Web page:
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While actor Rami Malek is rubbing his villainous hands together and promising to give Daniel Craig hell in his fifth and last James Bond film, Aston Martin is going back to 007's earliest days with a bespoke special edition DB5 made for the most die-hard and deep-pocketed 007 fans.
How special? These 'continuation' DB5s, like the kind Sean Connery drove in Goldfinger, are actual running cars based on the 1964 model.
Just 25 of these limited-edition vehicles will each be priced at US$3.5 million (A$5 million), and they'll feature enough working spy gadgets to make Q proud – although an ejector seat didn't make the cut.
Developed with Chris Corbould, the Oscar- and OBE-winning special effects supervisor for eight Bond films, the roster includes rotating number plates, rear smoke screens and oil slicks, and retractable bullet-resistant rear shields.
Most likely to appeal to your inner hyped-up 10-year-old: “simulated” twin machine guns planted on the front of the car.
“The guns appearing from the front lights were a particular challenge as, in the film world, we are able to use flammable gas mixtures combined with an ignition system to produce a flame and noise effect,” Corbould said this week as the DB5 prototypes were unveilled.
“Clearly this is not practical in untrained hands, so we have devised a new system to achieve a realistic effect.”
Instead, the final version of the “guns” will emit light and include a sound effect when you pull the trigger.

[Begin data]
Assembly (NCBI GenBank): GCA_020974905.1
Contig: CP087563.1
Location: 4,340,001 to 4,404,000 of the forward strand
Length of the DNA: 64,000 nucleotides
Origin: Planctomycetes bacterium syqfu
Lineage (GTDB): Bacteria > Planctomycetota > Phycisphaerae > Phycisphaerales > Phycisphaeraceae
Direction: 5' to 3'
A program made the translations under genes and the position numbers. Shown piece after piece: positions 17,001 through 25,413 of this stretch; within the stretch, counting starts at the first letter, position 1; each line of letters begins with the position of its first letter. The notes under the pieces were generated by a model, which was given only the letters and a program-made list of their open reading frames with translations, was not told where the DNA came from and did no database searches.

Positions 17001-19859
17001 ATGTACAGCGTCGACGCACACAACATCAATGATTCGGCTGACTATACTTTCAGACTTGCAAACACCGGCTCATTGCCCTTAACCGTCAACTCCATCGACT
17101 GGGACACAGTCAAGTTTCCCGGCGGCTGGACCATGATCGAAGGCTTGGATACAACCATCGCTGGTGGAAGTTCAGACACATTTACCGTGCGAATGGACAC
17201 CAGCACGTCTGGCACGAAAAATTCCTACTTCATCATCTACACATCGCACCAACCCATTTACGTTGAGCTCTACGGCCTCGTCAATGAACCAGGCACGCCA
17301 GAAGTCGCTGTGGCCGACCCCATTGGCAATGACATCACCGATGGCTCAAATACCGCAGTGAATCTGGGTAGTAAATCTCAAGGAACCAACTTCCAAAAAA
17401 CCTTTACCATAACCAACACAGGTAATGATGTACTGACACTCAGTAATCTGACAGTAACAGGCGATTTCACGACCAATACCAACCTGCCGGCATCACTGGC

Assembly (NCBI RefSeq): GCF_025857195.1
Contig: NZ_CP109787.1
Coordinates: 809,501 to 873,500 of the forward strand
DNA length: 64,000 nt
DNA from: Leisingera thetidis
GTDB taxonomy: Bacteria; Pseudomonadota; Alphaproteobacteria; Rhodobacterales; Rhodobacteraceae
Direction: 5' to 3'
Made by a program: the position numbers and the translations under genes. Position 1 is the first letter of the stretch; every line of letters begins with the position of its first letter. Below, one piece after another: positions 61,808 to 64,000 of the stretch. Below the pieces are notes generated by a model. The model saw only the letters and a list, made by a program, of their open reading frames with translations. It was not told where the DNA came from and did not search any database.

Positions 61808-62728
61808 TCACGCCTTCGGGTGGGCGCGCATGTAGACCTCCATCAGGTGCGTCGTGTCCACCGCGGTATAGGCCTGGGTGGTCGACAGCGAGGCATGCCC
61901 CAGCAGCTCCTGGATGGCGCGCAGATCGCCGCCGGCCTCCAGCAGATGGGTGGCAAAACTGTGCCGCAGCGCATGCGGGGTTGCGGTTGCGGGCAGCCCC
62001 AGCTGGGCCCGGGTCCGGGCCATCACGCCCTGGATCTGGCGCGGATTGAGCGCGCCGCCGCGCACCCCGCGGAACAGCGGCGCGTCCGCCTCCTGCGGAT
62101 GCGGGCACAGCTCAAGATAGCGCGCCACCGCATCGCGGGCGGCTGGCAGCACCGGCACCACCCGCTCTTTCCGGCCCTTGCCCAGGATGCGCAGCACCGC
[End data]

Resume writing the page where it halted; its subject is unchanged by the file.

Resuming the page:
The interior will feature a telephone in the driver’s side door, a faux radar-tracker screen, and a weapons tray hidden under the leather seats – all of which are intended to be just as engaging as they were when Q approved them for Bond decades ago.
All 25 of these new-yet-old DB5s will feature the same Silver Birch paint as Bond’s movie original did. Mechanical specifications will be similar to the original, with “sympathetic modifications to ensure the highest levels of build quality and reliability,” according to Aston Martin.
“To own an Aston Martin has long been an aspiration for James Bond fans," said Aston Martin President and Chief Executive Officer Andy Palmer.
"But to own a Silver Birch DB5, complete with gadgets and built to the highest standards in the very same factory as the original James Bond cars? Well, that is surely the ultimate collectors’ fantasy."
The DB5 has featured in the franchise several times since its first outing in Goldfinger, including the pre-credits scene of follow-up Thunderball plus Craig's 007 debut in Casino Royale and most recently Skyfall.
The cars will be made by Aston Martin engineers in the same Buckinghamshire factory where all 1,095 DB5 sports cars, including convertible and shooting-brake versions, were manufactured from 1963 to 1965. They’ll be numbered as if new off the line in the 1960s.
Under the hood will be straight-six, 282-brake-horsepower engines similar to the originals. They’ll go just about as fast, too, requiring 7.1 seconds to hit 100km/h with a top speed of 240km/h, according to the company – not that you’ll be able to open it up on the road.
However, as authentic reproductions they won’t meet today’s safety and legislation requirements for new cars, making them illegal to drive in most countries.
The original 1964 DB5 featured in Goldfinger and Thunderball – complete with guns protruding from tail lights, rotating plates, and a removable ejector roof – sold for US$4.6 million at auction in London in 2010.
A 1965 DB5 original that was featured in the 1995 Bond film GoldenEye sold at auction in July 2018 for US$2.5 million, no gadgets included.
Deliveries of the continuation DB5s start in 2020, with the majority of the 25 now allocated.
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